Archive for Thursday, November 16, 2006

Support therapy for stares

November 16, 2006

Eudora West Elementary School fifth-grader Matthew Jones won't be alone in his condition anymore. Neither will his mother, Paula. Both have endured the strange looks stemming from Matthew's alopecia areata ---- a medical condition causing Matthew to lose his hair ---- for too long.

That's why Paula worked to create Kansas' first support group for people suffering from the same condition. The group will meet 4 to 6 p.m. Saturday at the Eudora City Hall, 4 East 7th St.

"I wanted my son to know he wasn't alone, and I wanted others to know they weren't alone," Jones said.

Alopecia areata occurs when a person's immune system attacks hair follicles as if they were unhealthy tissue. It causes those with the condition to lose patches or possibly all of their hair.

The Jones learned of Matthew's condition when he was 8.

Matthew sat down to trim his then comparatively longish hair for picture day, Paula said.

"My husband was just going to give him a buzz, and we noticed patches behind his ears and patches back behind that were bald," Jones said. "I knew right away what it was."

To be sure, Matthew visited a pediatrician where his condition was confirmed.

Paula took Matthew to a dermatologist who prescribed oral steroids to help treat the problem. Eventually, Matthew discontinued the treatment, unsure if it had any effect.

"The side effects were not worth the treatment, which may or may not work," Paula said.

At the time Matthew still had patches of hair. Eventually, even the patches disappeared. Last year, Matthew lost his eyebrows.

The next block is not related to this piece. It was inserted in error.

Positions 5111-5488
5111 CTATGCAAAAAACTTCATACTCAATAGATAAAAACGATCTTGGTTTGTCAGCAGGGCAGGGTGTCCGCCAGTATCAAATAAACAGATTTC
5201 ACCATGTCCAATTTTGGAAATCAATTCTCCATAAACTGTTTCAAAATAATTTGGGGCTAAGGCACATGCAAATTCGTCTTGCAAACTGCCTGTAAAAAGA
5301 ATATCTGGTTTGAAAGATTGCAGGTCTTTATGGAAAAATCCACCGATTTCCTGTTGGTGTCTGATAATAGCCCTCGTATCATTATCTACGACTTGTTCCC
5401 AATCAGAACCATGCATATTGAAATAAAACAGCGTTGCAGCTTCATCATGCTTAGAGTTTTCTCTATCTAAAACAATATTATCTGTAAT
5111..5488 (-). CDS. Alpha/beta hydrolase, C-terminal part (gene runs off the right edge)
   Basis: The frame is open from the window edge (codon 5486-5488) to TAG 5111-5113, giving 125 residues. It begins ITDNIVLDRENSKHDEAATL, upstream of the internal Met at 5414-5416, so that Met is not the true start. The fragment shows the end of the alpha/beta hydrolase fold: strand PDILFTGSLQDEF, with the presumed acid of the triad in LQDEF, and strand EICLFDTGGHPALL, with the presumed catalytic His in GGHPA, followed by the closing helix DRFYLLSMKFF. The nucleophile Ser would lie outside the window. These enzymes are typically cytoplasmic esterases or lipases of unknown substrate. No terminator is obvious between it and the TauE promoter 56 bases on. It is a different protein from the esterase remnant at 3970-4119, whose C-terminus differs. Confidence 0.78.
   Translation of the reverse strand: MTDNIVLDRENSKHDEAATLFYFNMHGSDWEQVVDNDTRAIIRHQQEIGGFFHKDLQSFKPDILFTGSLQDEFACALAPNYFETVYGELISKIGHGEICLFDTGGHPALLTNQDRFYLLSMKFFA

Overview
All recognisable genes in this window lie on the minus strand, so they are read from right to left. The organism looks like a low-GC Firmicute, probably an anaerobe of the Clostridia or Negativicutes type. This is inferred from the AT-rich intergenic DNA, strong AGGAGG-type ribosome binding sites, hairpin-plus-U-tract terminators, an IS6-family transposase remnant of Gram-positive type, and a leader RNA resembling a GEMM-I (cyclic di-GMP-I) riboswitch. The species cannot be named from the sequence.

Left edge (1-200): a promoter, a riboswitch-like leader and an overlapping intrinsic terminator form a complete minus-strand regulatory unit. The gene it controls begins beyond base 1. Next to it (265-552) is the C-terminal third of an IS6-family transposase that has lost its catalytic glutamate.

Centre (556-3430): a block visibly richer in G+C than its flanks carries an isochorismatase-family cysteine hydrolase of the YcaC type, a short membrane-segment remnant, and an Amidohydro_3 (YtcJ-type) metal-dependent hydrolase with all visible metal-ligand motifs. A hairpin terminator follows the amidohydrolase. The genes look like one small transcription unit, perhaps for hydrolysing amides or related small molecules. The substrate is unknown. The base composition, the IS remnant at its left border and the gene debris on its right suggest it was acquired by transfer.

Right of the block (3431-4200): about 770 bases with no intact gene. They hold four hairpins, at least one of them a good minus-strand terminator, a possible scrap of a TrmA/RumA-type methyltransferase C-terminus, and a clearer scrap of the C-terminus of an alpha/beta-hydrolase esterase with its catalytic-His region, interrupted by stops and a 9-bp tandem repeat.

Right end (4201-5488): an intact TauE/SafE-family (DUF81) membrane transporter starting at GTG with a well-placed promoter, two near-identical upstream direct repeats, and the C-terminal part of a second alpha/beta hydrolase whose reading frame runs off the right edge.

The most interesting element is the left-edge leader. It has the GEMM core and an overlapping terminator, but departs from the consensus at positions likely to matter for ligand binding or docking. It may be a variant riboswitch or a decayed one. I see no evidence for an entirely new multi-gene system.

People -- adults and children -- stared constantly, Paula said.

Matthew learned to put up with the stares and the comments aimed toward him because of his baldness.

"My dad tells me to say something back when they say something to me," Matthew said.

Paula knew other people shared Matthew's condition. She did research and contacted the National Alopecia Areata Foundation to see if there was a support group for her and Matthew in the state. She found nothing.

With more than 400 people with the condition in Kansas and Missouri, Paula worked to change the situation.

She approached the Eudora City Council Oct. 23, where she gained permission to use City Hall. Since then it's been a matter of waiting.

"I think I was just impatient and I wanted to get this started," Paula said. "I've been very thankful for the city council for letting us have the meeting room."

Paula plans the first meeting to be low-key.

"This first meeting is going to be very informal, and we'll just talk to everyone and let them figure out what they want out of the support group," Paula said. "Some of them are driving from quite a ways away. I want their time to be worthwhile if they're driving to Eudora for this."

With the date set, Paula has already had people RSVP, she said.

"I've had several calls from people throughout the state who said they are coming and a couple from the Missouri side as well," Paula said.

For Matthew, the event will mean a chance to connect with people without the stares.

"If I meet new kids, I'm probably excited for it," he said.

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